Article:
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Program to create an zombie process

by Anup Maurya
13 minutes read

In this article, we will delve into what a zombie process is, why it occurs, and provide a code example in C to demonstrate its creation.

In the realm of operating systems, processes play a pivotal role in managing the execution of programs. They are essential entities that enable multitasking and parallel execution. However, there is an intriguing phenomenon known as a “zombie process” that can arise during the lifecycle of a process.

What is a Zombie Process?

A zombie process, also referred to as a defunct process, is a process that has completed its execution but still retains an entry in the process table. This entry contains information about the process, such as its process ID (PID) and exit status. Zombie processes are a natural outcome of the parent-child relationship in process management.

The Parent-Child Relationship

In many operating systems, processes can create child processes using the fork() system call. The parent process spawns a new child process, sharing the parent’s resources and memory space. Once the child process finishes executing, it informs the parent about its termination status. However, before the parent retrieves this status using the wait() or waitpid() system call, the child process becomes a zombie.

Why Zombie Processes Occur

Zombie processes emerge due to the need for the parent process to collect exit status information from its child processes. The exit status holds important information about the child process’s termination, such as whether it exited successfully or encountered an error. Until the parent retrieves this information, the child’s process table entry remains, resulting in a zombie process.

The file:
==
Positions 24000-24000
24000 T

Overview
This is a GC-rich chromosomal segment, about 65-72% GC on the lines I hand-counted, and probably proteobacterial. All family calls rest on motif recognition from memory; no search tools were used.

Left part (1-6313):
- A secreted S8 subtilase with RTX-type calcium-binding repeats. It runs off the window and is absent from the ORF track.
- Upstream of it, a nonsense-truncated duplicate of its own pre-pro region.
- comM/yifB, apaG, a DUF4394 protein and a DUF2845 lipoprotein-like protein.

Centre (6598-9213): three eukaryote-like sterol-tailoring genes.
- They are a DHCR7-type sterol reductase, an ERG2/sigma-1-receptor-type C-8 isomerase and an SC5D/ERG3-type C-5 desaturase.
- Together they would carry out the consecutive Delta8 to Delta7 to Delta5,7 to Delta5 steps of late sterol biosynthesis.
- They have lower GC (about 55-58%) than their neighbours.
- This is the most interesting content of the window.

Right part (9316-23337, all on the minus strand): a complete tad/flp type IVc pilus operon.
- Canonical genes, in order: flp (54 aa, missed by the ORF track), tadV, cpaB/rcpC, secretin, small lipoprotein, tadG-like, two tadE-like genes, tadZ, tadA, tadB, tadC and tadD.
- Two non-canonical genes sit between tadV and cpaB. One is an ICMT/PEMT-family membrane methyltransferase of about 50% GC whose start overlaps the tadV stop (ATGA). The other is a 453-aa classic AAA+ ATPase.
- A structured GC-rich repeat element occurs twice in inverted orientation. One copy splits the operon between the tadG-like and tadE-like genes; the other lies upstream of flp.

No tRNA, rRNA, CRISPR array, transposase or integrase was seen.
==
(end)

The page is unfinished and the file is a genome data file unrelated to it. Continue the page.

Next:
Program to create an zombie process

#include <stdlib.h>
#include <sys/types.h>
#include <unistd.h>

int main() {
    pid_t child_pid = fork();  // Fork returns process ID

    if (child_pid > 0) {
        // Parent process
        sleep(50);  // Parent sleeps for 50 seconds
    } else {
        // Child process
        exit(0);    // Child exits

    return 0;

In this example, the code creates a child process using fork(). In the parent process, the code sleeps for 50 seconds using sleep(), while the child process immediately exits using exit(0). During the sleep period of the parent process, the child process becomes a zombie because its exit status is yet to be collected.


Zombie processes are an interesting aspect of process management in operating systems. They provide a mechanism for parent processes to retrieve exit status information from their child processes. Zombie processes are automatically cleaned up by the operating system when the parent process finally collects the exit status. Understanding zombie processes adds depth to our knowledge of how operating systems manage processes and resources efficiently.

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